Climbing is like art. You know it has a place, but it also seems so pointless, even ridiculous at times.
If any form of climbing reaches the height of absurdity while at the same time rising to the level of creative genius, it has to be the rock work done in the great Southwest Desert of the United States. Specifically, the area defined by the higher altitude “Colorado Plateau” that covers the southeast corner of Utah, extending west into Colorado and south into Arizona and New Mexico.
Sure, the great walls of Yosemite are a pallet for vertical artists, as are the alpine climbs of the Cascades or the epics of Alaska. And so on.
But there is something about desert towers… Perhaps it’s the way they look, every one so unique in shape and texture — some hearkening to gargoyles or witches, others obviously caricatures of priests and nuns. Perhaps it’s the rock, frequently terrible and demanding the most from the climber. Perhaps it is just the place, the desert, where it gets so quiet you can hear the blood in your ears singing your song.
Thus, it was with profound joy and excitement that I ripped open the box containing Crusher Bartlett’s new tome “Desert Towers,” a 352 page large-format book that documents the last century of tower climbing on the Colorado Plateau. Profusely illustrated with hundreds of digitally re-mastered historic photos, Crusher’s book is so complete, so voluminous and so compelling I’m having a hard time dealing with it.
I find myself trying to start reading from the beginning of the book, only to randomly crack it open to see what amazing photo or essay will leap out at me. There, just now, I go for page 34, a beautiful double page photo of a guy on the summit of Shiprock, with the barren but somehow tasty desert extending beyond and below like the view from a passenger jet. Or how about page 137, where you see legendary climber Layton Kor involved in one of the time honored traditions of desert climbing; that of doing road improvements to get your 2×2 low clearance street rig close enough to the climb so you don’t have to man-haul your beer stash (in this case the vehicle is a 1950s vintage Ford Falcon station wagon).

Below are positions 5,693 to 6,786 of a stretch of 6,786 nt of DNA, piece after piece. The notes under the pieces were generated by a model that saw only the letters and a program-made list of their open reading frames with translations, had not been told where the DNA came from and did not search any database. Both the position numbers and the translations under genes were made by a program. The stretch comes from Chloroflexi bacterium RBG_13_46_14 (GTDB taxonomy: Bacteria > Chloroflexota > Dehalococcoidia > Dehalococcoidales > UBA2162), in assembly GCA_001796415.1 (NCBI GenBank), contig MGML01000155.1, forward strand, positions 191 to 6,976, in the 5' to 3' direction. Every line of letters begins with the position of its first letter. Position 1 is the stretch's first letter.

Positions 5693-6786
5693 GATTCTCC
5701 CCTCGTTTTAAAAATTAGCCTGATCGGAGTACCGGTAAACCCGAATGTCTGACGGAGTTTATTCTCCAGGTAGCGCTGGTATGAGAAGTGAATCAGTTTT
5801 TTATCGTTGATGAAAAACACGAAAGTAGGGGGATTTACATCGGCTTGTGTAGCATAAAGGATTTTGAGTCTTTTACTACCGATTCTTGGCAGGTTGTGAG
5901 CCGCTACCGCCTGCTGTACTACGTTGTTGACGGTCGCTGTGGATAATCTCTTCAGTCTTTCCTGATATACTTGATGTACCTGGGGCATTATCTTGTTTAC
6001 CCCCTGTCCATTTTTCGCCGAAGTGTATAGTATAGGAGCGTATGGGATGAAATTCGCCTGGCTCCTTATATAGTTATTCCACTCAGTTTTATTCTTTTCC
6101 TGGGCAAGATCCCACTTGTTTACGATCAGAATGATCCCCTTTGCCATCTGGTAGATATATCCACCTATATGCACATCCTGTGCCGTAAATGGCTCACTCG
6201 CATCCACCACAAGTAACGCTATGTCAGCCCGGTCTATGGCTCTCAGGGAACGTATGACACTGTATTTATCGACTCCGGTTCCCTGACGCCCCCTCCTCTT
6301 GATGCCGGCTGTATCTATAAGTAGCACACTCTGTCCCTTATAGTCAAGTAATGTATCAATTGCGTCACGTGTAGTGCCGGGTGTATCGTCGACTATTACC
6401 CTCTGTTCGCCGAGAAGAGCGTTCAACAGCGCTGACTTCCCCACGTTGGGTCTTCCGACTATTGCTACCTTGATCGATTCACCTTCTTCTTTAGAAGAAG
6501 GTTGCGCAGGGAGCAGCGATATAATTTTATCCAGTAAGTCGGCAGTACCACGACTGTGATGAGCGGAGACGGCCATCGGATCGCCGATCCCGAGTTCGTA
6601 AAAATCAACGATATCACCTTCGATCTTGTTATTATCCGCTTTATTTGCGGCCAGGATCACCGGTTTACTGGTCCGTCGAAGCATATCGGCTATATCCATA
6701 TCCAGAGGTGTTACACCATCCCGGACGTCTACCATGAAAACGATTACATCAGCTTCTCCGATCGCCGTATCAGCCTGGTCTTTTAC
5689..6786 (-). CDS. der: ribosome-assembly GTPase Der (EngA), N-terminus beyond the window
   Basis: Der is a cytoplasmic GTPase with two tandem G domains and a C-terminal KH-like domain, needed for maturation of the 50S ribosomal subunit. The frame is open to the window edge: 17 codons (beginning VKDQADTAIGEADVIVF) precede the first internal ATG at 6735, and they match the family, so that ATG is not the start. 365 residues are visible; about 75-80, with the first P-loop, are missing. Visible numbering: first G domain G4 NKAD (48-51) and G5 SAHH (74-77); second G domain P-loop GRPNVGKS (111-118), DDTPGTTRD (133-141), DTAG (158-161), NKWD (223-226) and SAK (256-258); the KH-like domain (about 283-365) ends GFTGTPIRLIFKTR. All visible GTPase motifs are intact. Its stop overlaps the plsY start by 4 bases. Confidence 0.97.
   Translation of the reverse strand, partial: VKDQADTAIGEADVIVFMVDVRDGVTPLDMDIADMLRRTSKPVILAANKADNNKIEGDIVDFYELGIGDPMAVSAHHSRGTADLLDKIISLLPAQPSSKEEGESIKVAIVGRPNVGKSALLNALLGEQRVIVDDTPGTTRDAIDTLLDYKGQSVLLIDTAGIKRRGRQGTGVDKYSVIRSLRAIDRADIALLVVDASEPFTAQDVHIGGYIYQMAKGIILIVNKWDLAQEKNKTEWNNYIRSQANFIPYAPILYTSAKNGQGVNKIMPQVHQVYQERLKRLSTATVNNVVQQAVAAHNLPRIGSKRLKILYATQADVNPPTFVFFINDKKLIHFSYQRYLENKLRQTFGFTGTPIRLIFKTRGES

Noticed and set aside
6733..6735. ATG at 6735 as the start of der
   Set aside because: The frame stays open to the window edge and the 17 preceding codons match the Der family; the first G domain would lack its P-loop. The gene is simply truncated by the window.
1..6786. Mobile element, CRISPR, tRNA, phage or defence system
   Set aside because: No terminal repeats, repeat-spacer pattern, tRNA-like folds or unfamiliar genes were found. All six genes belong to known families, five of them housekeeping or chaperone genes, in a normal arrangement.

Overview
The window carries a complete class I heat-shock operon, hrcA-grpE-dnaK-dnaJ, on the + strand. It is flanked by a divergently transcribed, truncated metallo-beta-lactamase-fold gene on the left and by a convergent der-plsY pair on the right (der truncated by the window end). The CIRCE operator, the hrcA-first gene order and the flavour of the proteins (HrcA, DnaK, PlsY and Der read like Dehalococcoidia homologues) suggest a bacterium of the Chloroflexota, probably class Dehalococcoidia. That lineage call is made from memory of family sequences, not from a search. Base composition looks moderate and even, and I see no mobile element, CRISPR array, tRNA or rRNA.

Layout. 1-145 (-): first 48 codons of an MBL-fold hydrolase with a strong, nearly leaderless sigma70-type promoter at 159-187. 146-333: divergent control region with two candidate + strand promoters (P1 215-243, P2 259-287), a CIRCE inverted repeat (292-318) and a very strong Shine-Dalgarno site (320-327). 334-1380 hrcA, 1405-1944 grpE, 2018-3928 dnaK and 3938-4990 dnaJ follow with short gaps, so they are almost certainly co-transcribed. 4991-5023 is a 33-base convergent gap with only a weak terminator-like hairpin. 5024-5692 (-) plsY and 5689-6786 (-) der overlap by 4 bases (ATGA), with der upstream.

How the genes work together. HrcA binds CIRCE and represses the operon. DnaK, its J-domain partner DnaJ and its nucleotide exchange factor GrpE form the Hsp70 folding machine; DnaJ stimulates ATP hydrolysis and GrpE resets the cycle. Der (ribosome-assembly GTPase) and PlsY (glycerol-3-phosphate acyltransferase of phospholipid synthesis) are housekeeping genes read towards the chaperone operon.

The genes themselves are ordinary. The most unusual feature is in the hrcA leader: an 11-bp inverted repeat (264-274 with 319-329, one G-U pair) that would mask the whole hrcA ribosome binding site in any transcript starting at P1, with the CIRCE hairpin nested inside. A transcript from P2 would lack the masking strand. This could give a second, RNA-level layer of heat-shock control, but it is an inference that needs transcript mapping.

You can even find yours truly in there, with my essay about our first ascent of the Titan west face back in 1973. The story involves rappelling in the dark, wrapping myself with a rope to stay warm while bivouacking in a t-shirt, and other fine desert traditions.
My contribution is tiny. What stands out is the huge amount of content Crusher has gathered from the masters and pioneers of the desert. He’s got a ton of stuff in there about Layton Kor, who started the whole thing. And of course legendary Harvey Carter, who kept it going through some lean years when most guys wanted to avoid being coated with mud and instead do wimpy things like Yosemite wall climbs. Crusher even includes some how-to tips and gear history (some of the gear and techniques developed in the desert are quite unique.)
Take my word for it, this stunning unique book will not disappoint. Indeed, even a non-climber who’s interested in sport history and athletics would probably find it compelling. Shoot, just the photos of manly men in knicker pants are worth the price of admission. Christmas gift? Available at climbing shops, online availability information is coming. Published by Sharp End Publishing.